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McAllister v. State

New Jersey Superior Court, Appellate Division

Decided: June 24, 1960.


Conford, Freund and Haneman. The opinion of the court was delivered by Conford, J.A.D.


[62 NJSuper Page 128]

This is an appeal from a dismissal by the Law Division of an application for a writ of habeas corpus after a full hearing on the merits. Plaintiff has been exceptionally well represented by the same assigned counsel below and on this appeal.

Plaintiff pleaded guilty of robbery before Judge Foley in the Essex County Court May 2, 1955. He was sentenced on the plea by Judge Gaulkin May 11, 1955 for from eight to fourteen years in State Prison. The complaint here is that he was inadequately represented by counsel on the arraignment for plea and totally unrepresented at sentencing; and that for either or both of these reasons his conviction was constitutionally defective. Nowhere in petition, testimony or appellate argument, however, does plaintiff assert or imply innocence of the criminal offense to which he pleaded guilty. This was a two-man robbery of the home of a physician in Newark in the course of which the latter's wife and daughter-in-law were roughed up by the defendant, the wife sustaining a fractured shoulder (as appears from the probation file in the matter). Defendant does not appear ever to have been separately charged with and convicted of that assault. He had previously served a jail term on a 1953 conviction for breaking, entering and larceny.

The transcript of the taking of the plea before Judge Foley shows that when he and a co-defendant, Bartley, were brought to the bar, without counsel, and expressed a desire to plead guilty, he directed them "to discuss the matter" with a lawyer then present in court, Mr. Samuel Levin. They conferred with him in another room for a few minutes. Plaintiff testified that Levin at once informed him that he was not his lawyer, he was not there to assist him, and that Dr. Lowenstein, whose home had been robbed, was a personal friend of his. This, he said, abruptly terminated their conference. This highly incredible story was denied by Levin, who testified that while he did refer to the fact that

[62 NJSuper Page 129]

he knew Dr. Lowenstein, he did not make the other comment attributed to him, but that he counseled with plaintiff and informed him he might retract his offer to plead guilty, but that the plaintiff insisted upon pleading guilty. Upon his inquiry, plaintiff informed him that he had a previous court record.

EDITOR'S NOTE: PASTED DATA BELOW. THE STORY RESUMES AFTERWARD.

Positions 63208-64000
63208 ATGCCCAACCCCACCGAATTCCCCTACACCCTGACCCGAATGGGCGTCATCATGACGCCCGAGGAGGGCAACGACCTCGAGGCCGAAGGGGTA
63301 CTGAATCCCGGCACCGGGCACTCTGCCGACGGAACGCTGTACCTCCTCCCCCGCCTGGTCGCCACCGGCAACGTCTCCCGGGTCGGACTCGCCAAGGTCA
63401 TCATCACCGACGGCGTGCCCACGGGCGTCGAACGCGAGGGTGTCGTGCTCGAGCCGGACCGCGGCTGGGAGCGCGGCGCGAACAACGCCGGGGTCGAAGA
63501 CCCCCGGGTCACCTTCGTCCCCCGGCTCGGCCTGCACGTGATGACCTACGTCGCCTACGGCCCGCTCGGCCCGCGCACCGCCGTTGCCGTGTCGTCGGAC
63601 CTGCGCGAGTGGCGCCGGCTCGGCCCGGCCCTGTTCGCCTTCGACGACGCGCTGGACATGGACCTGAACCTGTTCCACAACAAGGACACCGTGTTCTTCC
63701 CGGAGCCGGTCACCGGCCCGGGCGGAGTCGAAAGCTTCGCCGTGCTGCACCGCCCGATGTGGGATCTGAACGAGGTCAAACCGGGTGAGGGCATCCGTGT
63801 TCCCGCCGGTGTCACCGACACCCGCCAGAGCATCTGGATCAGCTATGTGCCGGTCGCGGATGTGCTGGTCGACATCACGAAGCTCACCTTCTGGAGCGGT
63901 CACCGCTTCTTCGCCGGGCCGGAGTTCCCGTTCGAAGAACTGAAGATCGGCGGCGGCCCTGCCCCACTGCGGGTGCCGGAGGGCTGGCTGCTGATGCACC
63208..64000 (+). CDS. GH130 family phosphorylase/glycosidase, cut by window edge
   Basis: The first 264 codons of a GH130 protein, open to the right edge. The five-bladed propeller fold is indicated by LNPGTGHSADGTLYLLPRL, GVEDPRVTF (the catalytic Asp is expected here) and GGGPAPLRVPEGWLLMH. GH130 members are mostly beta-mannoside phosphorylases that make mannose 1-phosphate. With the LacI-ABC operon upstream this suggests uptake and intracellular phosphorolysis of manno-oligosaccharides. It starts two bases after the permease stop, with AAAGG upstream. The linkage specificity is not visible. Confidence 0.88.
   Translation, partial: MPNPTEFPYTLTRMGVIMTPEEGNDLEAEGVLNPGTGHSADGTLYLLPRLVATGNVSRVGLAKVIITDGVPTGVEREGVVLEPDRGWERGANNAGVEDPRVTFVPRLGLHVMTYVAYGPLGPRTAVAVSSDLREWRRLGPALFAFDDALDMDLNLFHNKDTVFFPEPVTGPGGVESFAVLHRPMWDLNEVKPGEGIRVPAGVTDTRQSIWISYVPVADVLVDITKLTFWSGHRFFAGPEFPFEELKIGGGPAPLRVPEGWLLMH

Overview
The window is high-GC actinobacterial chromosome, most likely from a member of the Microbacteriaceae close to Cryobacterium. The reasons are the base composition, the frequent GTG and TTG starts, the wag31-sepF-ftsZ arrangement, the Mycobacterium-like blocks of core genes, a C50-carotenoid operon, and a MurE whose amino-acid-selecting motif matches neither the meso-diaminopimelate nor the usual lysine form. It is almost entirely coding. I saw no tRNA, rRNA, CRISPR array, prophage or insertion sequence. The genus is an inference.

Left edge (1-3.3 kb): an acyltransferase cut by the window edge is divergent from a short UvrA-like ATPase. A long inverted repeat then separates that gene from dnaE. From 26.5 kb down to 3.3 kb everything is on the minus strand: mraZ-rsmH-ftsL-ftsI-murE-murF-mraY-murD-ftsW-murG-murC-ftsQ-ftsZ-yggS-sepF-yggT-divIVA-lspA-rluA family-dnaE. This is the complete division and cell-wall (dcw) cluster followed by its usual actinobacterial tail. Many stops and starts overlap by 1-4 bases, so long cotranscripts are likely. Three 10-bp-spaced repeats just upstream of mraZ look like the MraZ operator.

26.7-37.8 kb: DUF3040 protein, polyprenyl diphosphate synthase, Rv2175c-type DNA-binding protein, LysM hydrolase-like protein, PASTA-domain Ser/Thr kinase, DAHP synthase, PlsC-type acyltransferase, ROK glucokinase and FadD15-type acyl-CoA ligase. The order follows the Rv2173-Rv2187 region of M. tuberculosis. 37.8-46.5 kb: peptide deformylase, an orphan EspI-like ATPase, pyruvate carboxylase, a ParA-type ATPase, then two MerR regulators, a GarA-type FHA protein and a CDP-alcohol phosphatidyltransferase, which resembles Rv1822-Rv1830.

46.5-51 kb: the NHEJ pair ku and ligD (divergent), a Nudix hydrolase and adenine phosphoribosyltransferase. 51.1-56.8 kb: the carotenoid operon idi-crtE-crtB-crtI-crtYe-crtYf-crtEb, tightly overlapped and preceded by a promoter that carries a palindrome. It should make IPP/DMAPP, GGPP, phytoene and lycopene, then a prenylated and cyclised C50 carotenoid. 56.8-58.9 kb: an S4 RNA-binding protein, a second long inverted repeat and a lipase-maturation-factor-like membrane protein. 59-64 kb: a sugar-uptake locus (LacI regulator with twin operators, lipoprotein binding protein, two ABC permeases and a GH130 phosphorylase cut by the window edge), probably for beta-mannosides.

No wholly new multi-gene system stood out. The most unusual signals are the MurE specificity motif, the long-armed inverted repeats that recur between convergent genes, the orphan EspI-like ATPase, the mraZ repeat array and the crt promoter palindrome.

Upon returning to the courtroom the transcript shows the following:

"Mr. Levin: I questioned them both, your Honor. They understand what they have signed and they wish to enter pleas of guilty.

Mr. Jung [assistant prosecutor]: Alexander McAllister and Charles M. Bartley, as to this accusation, which charges as of the 20th day of April, 1955, in the City of Newark, you did forcibly take from the person of Rosaline Lowenstein United States currency in the amount of $56.00 and one diamond ring and one wedding ring, in all of the value of $3,906.00, the property of the said Rosaline Lowenstein by violence and putting the said Rosaline Lowenstein in fear, you wish to plead guilty?

Alexander McAllister, is that correct?

The Defendant McAllister: Yes.

Mr. Jung: And do you understand, by pleading guilty, you are admitting the truth of this accusation?

Is that right, Alexander McAllister?

The Defendant McAllister: Yes, sir.

Mr. Jung: Do you understand that the Court, when sentence is imposed, can impose sentence in the same manner as though you had been tried by a jury and found guilty?

Do you understand that, McAllister?

The Defendant McAllister: Yes.

Mr. Jung: Your Honor, the State recommends the acceptance of the pleas.

The Court: The pleas will be entered. Sentence day will be May 11th before Judge Gaulkin."

Assuming, as we think was justified, that the trial judge accepted Levin's version of the facts, we cannot find that the plea of guilty was entered under circumstances fundamentally unfair or shocking to a sense of justice. See State v. Cynkowski , 10 N.J. 571, 576 (1952). True, the extent of consultation between assigned counsel and prisoner

[62 NJSuper Page 130]